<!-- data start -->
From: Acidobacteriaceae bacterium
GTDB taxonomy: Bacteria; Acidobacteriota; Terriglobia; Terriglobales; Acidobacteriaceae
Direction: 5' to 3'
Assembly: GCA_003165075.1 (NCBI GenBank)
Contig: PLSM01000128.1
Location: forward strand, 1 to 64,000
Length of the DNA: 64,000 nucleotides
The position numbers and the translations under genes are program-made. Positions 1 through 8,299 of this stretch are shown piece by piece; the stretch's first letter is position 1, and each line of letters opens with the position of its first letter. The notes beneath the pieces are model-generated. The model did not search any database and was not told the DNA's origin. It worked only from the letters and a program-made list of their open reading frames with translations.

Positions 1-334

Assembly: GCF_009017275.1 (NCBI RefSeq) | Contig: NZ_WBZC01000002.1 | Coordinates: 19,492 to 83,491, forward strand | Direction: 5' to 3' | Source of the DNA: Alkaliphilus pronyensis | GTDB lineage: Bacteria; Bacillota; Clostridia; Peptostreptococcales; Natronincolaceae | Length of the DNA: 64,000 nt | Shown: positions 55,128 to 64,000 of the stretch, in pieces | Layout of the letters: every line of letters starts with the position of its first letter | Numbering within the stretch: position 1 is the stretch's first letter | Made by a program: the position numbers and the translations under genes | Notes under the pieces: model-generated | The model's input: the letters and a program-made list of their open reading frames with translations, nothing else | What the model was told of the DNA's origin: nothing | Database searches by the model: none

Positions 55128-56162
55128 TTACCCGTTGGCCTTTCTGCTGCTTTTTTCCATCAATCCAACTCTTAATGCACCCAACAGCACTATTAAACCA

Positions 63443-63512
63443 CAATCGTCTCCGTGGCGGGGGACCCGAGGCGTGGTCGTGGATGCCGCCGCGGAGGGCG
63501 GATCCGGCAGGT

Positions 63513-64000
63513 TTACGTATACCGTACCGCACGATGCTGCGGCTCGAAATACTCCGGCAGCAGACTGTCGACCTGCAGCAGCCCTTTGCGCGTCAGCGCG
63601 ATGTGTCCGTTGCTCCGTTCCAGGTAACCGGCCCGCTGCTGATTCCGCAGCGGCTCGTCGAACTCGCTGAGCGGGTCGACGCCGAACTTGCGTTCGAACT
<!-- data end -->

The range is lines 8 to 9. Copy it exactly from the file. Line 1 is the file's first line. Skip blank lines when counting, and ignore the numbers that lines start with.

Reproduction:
The position numbers and the translations under genes are program-made. Positions 1 through 8,299 of this stretch are shown piece by piece; the stretch's first letter is position 1, and each line of letters opens with the position of its first letter. The notes beneath the pieces are model-generated. The model did not search any database and was not told the DNA's origin. It worked only from the letters and a program-made list of their open reading frames with translations.

Positions 1-334